To perform inverse kinematics:

Questions
4. In the Inverse Kinematics Tool dialog window, click the Weights tab and scroll through the list of markers in the top half of the weights tab. Which markers have weighting values less than one? Why?
Hint: Think about joints that have not been modeled.
5. Based on information in the Messages window, what is the rootmeansquared (RMS) error of all the markers in the last frame of the motion? Include units. Does this seem reasonable? Explain.
6. What was the value of the maximum marker error in the last frame? Include units. Which marker had this maximum error, and why?
Hint: Think about the weighted least squares problem.
Dynamics is the study of motion and the forces and moments that produce that motion. To perform inverse dynamics, estimation of mass and inertia is required. The purpose of inverse dynamics is to estimate the forces and moments that cause a particular motion, and its results can be used to infer how muscles are utilized in that motion. To determine these forces and moments, equations of motion for the system are solved iteratively [3]. The equations of motion are derived using the kinematic description and mass properties of a musculoskeletal model. Then, using the joint angles from inverse kinematics and experimental ground reaction force data, the net reaction forces and net moments at each of the joints are calculated such that the dynamic equilibrium conditions and boundary conditions are satisfied [3].
To setup an inverse dynamics analysis:
A detailed explanation of the Inverse Dynamics Tool can be found on the Inverse Dynamics page of the documentation.  
To perform inverse dynamics:
 
When completed, examine the results of the inverse dynamics solution by plotting the net moments at the left and right ankles:
 
In solving the inverse dynamics problem, both kinematic data and force plate data were used, making this an overdetermined problem. In other words, the problem has more equations than unknowns (i.e., degrees of freedom). Due to errors in the experimental motion data and inaccuracies in the musculoskeletal model, it turns out that Newton's second law is violated, or [3]. One method to handle this inconsistency is to compute and apply residual forces and moments to a particular body segment in the model, such that Newton's second law becomes: † An analogous equation relates the ground reaction moment, to the residual moment, . In this musculoskeletal model, the residuals are applied to the pelvis segment. To see the residuals from the inverse dynamics solution, in a new plot window, Plot pelvis_tx_force, pelvis_ty_force, and pelvis_tz_force versus time. Using this plot, answer question 9. While applying residual forces and moments makes the model's motion dynamically consistent with the external forces , this strategy is undesirable because the residuals can be large. More advanced strategies have been developed to deal with the problem of residuals and dynamic inconsistencies, such as leastsquares optimization [3], the Residual Elimination Algorithm (REA) [5], and the Residual Reduction Algorithm (RRA) [6]. OpenSim implements a Residual Reduction Algorithm as part of its workflow for generating muscleactuated simulations [6]. A detailed explanation of the Residual Reduction Algorithm (RRA) can be found on the Residual Reduction Algorithm page of the documentation. For additional information on these strategies, please also see [3], [5], [6], and [7].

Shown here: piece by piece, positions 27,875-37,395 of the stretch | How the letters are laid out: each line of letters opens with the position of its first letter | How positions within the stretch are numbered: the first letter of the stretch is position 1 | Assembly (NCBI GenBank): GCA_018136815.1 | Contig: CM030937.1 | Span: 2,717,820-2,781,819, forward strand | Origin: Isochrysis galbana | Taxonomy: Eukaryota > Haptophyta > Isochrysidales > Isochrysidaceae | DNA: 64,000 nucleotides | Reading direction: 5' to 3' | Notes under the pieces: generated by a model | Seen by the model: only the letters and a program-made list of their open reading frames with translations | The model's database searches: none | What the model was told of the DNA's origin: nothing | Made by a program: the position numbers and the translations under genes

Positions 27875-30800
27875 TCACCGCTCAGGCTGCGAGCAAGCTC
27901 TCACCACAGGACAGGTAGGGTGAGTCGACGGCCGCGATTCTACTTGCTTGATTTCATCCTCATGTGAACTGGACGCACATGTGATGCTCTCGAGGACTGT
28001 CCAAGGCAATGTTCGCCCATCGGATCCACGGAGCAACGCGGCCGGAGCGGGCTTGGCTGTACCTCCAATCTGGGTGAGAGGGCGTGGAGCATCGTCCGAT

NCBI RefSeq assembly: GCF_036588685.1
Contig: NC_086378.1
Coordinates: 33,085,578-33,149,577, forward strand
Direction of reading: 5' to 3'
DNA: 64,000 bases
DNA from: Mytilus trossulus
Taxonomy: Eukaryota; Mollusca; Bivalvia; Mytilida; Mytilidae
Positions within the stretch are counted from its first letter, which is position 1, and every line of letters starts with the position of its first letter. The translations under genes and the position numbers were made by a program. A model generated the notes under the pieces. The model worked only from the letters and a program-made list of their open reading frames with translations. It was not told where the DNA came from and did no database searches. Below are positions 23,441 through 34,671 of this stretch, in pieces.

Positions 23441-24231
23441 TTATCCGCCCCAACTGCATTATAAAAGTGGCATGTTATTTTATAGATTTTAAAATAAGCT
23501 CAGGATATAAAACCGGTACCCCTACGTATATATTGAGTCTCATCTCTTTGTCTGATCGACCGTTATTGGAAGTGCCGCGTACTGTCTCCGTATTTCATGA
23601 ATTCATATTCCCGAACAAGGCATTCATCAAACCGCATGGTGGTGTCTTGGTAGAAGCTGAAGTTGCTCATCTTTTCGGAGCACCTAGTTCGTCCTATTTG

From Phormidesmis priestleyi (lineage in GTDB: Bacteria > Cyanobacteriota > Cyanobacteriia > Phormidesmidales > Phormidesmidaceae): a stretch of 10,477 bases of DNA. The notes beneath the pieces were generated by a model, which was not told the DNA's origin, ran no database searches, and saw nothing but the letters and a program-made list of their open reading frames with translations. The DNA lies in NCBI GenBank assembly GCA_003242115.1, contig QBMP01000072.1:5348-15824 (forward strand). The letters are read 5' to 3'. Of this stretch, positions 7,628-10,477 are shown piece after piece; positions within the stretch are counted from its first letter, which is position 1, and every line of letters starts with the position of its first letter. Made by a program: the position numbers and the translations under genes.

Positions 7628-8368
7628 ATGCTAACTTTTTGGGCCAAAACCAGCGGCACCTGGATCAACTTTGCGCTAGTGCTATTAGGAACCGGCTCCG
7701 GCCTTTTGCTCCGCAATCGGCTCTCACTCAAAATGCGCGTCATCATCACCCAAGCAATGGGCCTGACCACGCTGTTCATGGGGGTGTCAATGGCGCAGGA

7. On your plot of the ankle moments, identify when heel strike, stance phase, toe off, and swing phase occur for each curve (i.e., left leg and right leg).
8. Based on your plot and the angle convention for the ankle, give an explanation of what is happening at the ankle just before toeoff.
Hint: It may be useful to use the Coordinate sliders to understand the angle convention for the ankle.
9. What are the maximum magnitudes of the residual forces? Using the mass of the subject from Question 1, what fraction of body weight are the maximum residual forces?
The experimental gait data were collected by Jill Higginson and Chand John in the Neuromuscular Biomechanics Lab at the University of Delaware [8]. The data include marker trajectories and ground reaction forces for an adult male walking at a selfselected speed on an instrumented splitbelt treadmill. Please note that the data distributed with OpenSim is from a different subject than the one described in the paper. Data collection protocols were the same for both subjects.
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2. Anderson, F.C., Pandy, M.G. A dynamic optimization solution for vertical jumping in three dimensions. Computer Methods in Biomechanical and Biomedical Engineering, vol. 2, pp. 201231, 1999.
3. Kuo, A.D. A least squares estimation approach to improving the precision of inverse dynamics computations, Journal of Biomechanical Engineering, vol. 120, pp. 148159, 1998.
4. Winter, D.A. Biomechanics and Motor Control of Human Movement, Wiley and Sons, pp. 7779, 1990.
5. Thelen, D.G., Anderson, F.C. Using computed muscle control to generate forward dynamic simulations of human walking from experimental data, Journal of Biomechanics, vol. 39, pp. 11071115, 2006.
6. John, C.T., Anderson, F.C., Guendelman, E., Arnold, A.S., Delp, S.L. An algorithm for generating muscleactuated simulations of longduration movements, Biomedical Computation at Stanford (BCATS) Symposium, Stanford University, 21 October 2006, Poster Presentation.
7. Delp, S.L., Anderson, F.C., Arnold, A.S., Loan, P., Habib, A., John, C.T., Guendelman, E., Thelen, D.G. OpenSim: Opensource software to create and analyze dynamic simulations of movement. IEEE Transactions on Biomedical Engineering, vol. 55, pp. 19401950, 2007.
8. Chand T. John, Frank C. Anderson, Jill S. Higginson & Scott L. Delp (2012): Stabilisation of walking by intrinsic muscle properties revealed in a threedimensional muscledriven simulation, Computer Methods in Biomechanics and Biomedical Engineering.